(HealthDay News) — In 2012, there were an estimated 301 physician office visits per 100 persons, with higher rates for females and adults aged 65 years and older, according to a September data brief published by the U.S. Centers for Disease Control and Prevention’s National Center for Health Statistics (NCHS).
Jill J. Ashman, PhD, from the NCHS in Hyattsville, Maryland, and colleagues examined the rate of physician office visits by patient age, sex and state using data from the 2012 National Ambulatory Medical Care Survey.
There were an estimated 301 physician office visits per 100 persons in 2012, with the rate higher for females than males, the researchers found.
For adults aged 65 years and older, the rate was more than twice that of those aged 18 to 64 years and children aged younger than 18 years.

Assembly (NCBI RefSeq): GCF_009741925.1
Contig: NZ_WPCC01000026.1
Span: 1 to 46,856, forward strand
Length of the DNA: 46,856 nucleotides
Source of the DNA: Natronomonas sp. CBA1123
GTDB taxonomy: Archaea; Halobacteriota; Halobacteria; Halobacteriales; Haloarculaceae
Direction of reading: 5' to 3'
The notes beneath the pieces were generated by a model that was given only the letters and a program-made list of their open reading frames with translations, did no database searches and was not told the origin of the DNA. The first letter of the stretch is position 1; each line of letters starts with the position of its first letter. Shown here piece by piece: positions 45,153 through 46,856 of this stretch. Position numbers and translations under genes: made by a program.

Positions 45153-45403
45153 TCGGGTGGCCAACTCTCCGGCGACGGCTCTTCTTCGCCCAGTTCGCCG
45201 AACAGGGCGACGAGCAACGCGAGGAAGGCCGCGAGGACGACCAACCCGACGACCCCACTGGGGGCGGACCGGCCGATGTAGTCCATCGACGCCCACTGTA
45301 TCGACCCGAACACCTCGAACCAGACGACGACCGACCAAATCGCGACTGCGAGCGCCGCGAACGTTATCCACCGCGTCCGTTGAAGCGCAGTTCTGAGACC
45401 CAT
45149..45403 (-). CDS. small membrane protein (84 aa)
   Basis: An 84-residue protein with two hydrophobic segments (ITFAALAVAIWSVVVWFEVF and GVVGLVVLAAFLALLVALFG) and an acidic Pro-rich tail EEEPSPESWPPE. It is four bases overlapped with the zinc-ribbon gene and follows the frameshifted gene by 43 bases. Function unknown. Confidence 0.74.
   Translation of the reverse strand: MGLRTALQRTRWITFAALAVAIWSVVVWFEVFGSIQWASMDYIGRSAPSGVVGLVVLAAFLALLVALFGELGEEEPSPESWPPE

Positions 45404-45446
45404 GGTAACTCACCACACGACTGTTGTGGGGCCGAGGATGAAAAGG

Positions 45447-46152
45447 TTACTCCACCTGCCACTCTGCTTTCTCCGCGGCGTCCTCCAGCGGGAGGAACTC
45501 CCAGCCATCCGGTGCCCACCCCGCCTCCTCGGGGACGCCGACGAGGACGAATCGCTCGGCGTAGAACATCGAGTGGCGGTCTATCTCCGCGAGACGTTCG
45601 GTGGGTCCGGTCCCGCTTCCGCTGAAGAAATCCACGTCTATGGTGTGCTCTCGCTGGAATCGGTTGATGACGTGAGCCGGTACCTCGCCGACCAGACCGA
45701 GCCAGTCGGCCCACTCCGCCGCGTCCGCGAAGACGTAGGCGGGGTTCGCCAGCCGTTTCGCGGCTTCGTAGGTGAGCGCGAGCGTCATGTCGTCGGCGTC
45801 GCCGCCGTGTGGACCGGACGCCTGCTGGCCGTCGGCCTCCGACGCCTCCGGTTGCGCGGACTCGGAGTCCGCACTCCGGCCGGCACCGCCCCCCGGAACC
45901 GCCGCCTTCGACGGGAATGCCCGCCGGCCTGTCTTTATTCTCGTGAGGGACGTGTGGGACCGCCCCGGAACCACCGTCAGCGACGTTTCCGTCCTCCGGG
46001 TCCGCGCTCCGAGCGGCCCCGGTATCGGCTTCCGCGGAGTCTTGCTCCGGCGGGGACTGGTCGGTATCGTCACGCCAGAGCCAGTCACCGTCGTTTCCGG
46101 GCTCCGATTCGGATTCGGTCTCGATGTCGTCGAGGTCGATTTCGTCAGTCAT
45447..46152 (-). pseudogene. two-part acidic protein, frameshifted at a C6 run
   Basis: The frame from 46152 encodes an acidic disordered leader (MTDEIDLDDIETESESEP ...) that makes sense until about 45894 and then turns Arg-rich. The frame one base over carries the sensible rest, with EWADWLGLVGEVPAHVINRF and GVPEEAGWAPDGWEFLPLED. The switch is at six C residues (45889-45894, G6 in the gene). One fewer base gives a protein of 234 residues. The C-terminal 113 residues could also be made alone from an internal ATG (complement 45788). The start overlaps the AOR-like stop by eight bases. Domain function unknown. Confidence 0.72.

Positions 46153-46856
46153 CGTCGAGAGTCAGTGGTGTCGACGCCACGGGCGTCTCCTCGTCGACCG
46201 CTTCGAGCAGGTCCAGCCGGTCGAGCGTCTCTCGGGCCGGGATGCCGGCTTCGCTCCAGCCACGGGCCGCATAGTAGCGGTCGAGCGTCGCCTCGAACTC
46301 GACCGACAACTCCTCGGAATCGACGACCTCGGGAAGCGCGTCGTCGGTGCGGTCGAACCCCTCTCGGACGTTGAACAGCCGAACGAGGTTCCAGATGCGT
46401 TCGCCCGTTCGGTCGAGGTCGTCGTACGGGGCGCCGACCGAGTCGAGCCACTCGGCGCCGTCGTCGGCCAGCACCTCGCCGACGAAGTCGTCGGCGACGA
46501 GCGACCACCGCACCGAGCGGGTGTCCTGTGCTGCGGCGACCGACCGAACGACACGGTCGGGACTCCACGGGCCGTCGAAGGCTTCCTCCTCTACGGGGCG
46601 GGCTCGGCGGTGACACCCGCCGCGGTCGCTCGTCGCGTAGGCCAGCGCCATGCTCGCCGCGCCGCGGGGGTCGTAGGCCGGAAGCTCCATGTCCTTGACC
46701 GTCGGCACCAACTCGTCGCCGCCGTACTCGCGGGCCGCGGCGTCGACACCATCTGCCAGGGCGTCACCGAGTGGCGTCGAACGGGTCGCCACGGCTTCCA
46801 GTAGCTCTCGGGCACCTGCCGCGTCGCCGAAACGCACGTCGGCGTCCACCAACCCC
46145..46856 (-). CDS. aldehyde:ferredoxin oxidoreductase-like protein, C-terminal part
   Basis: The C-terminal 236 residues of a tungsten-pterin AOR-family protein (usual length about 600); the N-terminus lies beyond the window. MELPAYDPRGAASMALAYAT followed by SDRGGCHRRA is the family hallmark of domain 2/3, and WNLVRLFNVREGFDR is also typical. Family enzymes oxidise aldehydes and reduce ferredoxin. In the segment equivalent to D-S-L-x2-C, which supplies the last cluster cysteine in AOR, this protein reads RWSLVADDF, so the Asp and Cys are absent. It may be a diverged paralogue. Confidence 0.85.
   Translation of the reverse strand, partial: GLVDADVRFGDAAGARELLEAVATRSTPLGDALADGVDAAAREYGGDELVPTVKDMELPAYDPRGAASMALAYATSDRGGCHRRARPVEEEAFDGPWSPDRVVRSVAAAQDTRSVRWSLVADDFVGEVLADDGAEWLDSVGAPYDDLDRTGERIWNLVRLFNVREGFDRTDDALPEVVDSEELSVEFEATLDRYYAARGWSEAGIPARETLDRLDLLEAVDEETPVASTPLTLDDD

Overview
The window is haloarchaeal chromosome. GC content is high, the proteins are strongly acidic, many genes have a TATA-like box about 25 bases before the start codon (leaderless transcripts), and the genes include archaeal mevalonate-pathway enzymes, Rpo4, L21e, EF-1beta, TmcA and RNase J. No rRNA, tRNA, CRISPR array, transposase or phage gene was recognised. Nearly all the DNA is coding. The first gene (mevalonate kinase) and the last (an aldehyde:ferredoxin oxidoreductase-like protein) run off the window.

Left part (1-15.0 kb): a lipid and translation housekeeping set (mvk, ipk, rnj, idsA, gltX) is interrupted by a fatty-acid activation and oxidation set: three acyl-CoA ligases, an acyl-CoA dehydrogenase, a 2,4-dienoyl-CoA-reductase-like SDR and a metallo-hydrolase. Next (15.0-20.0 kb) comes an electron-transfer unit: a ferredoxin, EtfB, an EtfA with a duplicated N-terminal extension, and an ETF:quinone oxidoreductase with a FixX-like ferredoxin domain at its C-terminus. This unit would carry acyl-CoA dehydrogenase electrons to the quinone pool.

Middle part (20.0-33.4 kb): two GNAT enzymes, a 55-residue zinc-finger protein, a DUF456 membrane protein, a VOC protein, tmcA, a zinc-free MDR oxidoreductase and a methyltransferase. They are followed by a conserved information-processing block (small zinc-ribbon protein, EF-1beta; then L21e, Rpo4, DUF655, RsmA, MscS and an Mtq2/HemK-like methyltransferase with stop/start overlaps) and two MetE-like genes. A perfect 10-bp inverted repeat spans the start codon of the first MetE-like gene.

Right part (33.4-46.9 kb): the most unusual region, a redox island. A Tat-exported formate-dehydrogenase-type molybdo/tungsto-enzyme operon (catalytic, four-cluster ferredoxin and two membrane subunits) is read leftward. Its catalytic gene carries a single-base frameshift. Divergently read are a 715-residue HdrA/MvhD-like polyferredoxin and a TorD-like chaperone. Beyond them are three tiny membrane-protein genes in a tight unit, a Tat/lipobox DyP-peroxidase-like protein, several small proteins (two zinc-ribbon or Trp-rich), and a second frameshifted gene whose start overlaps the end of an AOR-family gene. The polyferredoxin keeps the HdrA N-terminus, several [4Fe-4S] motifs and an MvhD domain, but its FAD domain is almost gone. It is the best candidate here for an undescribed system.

Missouri had the lowest rate of physician office visits and Connecticut had the highest rate among the 34 most populous states. Across the most populous states, the percentage of visits made by adults aged 18 to 64 years with private insurance as the expected source of payment varied from 53% in New York and Arkansas to 79% in Maryland.
“During 2012, an estimated 929 million visits were made to physician offices in the United States,” the researchers wrote. “There were 171 million visits by children under age 18, representing 18% of all physician office visits.”
- Ashman JJ et al. NCHS Data Brief: Variation in Physician Office Visit Rates by Patient Characteristics and State, 2012. Centers for Disease Control and Prevention website. http://www.cdc.gov/nchs/data/databriefs/db212.htm. Update September 9, 2015. Accessed September 2015.